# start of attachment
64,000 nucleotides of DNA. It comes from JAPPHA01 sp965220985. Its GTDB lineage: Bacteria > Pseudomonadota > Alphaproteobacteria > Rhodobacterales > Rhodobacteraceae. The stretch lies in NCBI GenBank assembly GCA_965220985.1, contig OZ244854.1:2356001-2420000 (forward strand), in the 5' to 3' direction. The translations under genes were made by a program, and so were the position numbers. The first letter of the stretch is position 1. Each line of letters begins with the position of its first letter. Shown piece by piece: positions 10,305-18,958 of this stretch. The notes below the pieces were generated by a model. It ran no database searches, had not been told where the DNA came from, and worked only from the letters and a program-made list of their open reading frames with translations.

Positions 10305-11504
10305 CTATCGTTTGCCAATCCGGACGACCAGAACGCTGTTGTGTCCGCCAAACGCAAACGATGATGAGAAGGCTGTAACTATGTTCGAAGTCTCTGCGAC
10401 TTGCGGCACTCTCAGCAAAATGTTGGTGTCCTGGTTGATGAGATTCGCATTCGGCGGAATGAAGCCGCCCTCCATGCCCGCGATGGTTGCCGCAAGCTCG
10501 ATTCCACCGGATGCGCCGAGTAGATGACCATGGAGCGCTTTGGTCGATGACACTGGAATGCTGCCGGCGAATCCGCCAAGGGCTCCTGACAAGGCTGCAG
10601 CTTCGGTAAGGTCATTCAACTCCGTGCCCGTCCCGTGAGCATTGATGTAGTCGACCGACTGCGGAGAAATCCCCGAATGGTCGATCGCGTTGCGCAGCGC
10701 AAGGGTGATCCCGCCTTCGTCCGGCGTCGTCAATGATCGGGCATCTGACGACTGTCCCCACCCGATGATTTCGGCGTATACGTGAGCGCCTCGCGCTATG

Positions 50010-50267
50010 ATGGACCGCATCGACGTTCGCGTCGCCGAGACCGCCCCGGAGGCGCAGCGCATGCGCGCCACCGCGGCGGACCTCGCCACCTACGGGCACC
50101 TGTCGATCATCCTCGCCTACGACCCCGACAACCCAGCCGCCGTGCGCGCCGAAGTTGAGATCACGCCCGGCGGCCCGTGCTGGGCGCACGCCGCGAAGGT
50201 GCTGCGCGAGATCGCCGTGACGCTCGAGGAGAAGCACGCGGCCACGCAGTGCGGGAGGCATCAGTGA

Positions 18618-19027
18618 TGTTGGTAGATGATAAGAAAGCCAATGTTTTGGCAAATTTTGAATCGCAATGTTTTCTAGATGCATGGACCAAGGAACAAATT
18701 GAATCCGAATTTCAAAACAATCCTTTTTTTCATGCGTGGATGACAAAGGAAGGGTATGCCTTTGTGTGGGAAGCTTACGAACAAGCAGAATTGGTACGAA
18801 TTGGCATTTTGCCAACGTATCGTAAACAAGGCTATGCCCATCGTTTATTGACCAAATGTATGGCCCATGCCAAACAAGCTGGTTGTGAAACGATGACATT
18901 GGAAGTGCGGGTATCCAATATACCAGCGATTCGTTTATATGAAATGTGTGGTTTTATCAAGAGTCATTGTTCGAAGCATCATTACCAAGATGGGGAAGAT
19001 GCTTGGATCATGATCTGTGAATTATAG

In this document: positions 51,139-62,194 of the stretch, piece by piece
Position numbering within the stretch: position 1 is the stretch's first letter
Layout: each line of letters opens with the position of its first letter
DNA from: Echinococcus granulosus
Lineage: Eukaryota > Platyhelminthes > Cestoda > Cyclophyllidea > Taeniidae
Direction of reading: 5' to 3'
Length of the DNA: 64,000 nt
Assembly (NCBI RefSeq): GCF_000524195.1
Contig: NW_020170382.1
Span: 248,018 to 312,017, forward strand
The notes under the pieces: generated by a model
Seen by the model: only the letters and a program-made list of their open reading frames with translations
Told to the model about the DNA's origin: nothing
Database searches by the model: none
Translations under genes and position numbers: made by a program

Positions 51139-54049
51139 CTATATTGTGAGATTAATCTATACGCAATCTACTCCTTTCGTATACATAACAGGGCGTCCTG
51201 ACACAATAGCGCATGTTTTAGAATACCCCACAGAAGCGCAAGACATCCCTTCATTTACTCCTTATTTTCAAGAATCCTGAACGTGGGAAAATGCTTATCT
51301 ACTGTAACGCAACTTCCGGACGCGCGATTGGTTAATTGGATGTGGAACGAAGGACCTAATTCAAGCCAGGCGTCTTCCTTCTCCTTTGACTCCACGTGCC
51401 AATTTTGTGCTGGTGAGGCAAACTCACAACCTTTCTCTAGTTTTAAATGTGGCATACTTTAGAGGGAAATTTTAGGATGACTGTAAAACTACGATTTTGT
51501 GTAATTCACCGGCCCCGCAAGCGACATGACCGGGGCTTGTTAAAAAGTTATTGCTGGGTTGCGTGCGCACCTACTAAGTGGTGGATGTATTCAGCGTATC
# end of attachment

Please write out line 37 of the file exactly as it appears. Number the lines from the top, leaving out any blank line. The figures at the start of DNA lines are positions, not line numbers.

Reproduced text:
51401 AATTTTGTGCTGGTGAGGCAAACTCACAACCTTTCTCTAGTTTTAAATGTGGCATACTTTAGAGGGAAATTTTAGGATGACTGTAAAACTACGATTTTGT